Revealing Truths About the Tow Industry
Towing is a pretty stereotyped profession. It’s much like with cops: a few bad stories happen and now the whole industry has a bad name.
These are the things people are most often curious about, so we wanted to shed some light onto what’s on everyone’s minds.
Tow Companies Make a Fortune Off Making Your Life Miserable
The buzzword for this is “predatory towing”. These are cases like patrolling bars on the weekends and scooping up every car within reason. Or hiding out and waiting to pounce as soon as a car parks illegally.
People see it as “scamming”. Just know, predatory towing is legal but heavily looked down upon, and not common practice. Especially not for a reputable tow company.
We want to be the company people call when their car breaks down, because we know they’ll be in good hands. Remember, every time a car is towed, you see the company name on the side. You are less likely to call a company you perceive as being “scammy”.
Tow Companies Help Police Departments Fill Quotas
A police department is not legally allowed to enforce quotas for tickets and towing. Shannon Leshen, Pittsburgh city police community relations officer, said in an article,
“There are no quotas for towing or any traffic stops. That’s one of the biggest misconceptions out there; I blame TV.”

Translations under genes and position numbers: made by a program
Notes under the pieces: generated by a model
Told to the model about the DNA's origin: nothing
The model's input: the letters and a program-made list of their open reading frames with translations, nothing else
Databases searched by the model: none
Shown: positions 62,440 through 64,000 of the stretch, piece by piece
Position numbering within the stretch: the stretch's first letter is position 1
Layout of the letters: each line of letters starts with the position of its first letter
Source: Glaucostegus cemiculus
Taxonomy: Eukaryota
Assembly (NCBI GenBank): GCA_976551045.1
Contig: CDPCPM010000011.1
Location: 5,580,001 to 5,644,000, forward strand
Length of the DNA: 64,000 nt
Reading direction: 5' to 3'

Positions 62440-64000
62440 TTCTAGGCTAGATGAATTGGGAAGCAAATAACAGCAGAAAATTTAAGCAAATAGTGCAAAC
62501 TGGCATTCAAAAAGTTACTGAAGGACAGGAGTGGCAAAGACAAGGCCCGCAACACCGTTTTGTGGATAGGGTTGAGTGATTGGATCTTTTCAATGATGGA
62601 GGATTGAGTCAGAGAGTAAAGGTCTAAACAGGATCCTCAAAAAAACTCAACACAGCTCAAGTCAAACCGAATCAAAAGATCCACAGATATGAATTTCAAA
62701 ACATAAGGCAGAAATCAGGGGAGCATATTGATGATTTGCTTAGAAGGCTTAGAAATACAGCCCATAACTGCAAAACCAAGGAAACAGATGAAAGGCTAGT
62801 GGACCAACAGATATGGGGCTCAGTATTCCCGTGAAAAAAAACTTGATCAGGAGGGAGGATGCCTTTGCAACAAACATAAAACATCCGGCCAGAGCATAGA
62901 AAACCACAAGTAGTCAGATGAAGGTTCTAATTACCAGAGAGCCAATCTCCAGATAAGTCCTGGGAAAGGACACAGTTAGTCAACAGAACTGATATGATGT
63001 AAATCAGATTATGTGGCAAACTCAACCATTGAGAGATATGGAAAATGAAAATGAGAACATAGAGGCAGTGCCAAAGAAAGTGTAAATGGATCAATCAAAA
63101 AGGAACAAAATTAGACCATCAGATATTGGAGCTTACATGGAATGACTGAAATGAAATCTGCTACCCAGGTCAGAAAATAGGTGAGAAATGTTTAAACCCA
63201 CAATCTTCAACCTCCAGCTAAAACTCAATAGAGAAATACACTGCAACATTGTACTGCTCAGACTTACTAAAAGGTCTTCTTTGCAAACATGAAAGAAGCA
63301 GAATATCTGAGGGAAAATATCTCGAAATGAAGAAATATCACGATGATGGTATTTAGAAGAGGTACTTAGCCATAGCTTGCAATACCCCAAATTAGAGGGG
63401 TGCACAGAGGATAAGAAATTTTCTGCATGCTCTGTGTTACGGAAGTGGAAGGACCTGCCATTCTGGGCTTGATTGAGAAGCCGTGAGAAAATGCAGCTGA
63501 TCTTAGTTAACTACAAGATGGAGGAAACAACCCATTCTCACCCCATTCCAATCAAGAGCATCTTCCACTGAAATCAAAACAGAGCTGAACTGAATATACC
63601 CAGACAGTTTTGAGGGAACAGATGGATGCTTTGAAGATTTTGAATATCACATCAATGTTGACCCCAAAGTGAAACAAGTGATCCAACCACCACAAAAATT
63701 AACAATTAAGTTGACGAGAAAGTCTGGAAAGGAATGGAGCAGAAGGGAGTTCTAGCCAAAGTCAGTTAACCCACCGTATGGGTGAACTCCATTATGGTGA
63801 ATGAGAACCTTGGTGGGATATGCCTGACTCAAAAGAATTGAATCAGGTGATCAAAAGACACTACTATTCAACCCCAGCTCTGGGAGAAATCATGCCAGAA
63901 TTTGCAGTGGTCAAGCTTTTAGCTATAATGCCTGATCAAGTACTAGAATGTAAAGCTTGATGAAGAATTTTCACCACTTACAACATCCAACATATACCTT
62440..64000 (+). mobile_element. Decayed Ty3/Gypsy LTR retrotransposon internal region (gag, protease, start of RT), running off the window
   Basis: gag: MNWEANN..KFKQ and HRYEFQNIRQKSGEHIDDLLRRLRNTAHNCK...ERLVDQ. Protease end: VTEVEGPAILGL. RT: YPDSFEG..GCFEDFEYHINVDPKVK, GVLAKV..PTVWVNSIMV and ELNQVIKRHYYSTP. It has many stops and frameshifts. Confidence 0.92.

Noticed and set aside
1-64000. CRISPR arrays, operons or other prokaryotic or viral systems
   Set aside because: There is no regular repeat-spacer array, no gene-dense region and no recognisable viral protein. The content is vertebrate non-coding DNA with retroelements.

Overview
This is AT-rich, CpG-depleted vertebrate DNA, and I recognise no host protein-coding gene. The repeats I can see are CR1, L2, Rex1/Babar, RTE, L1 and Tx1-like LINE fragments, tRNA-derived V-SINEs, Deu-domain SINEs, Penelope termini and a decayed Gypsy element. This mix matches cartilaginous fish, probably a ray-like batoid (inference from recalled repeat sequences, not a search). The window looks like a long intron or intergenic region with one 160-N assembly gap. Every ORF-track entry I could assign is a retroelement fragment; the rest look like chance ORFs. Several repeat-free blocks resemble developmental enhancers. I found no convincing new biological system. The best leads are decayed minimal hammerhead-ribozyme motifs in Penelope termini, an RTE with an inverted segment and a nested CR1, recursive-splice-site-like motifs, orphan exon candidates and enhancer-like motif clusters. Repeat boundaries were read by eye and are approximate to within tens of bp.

Impounding happens at the officer’s or property owner’s discretion. We get called for safety reasons, like removing a car that’s blocking a path for medical personnel. Or it’s for cars that have been left in parking lots for a day or more.
Towing Can Be Dangerous
People know that once their car is towed, they are going to have to cough up some money to get it back. So, unlike roadside assistance, they aren’t always happy to see us.
CNN interviewed an anonymous tow truck operator. They named him Dan, and called it “Confessions of a Tow Truck Driver”. Dan said he had co-workers who were shot at, and one had his face slashed. One time Dan took a baseball bat to the face.
As most drivers will say, it’s “part of the job”. It unfortunately happens. There’s even a section at the International Towing & Recovery Museum that’s dedicated to “Wall Of The Fallen Honorees”, for those who’ve been killed on the job (most people don’t know that this museum exists either!).
Just remember, tow truck drivers are happier to provide a service to the community than they are to make someone’s life miserable. We don’t pull cars just to charge money, nor do we help officers fill imaginary quotas. Sometimes cars just have to go, and we take pride in being able to handle it best.
If that need arises for you, whether it’s roadside assistance or impounding a vehicle, we’d like to be the company that serves you. Let us know how we can help.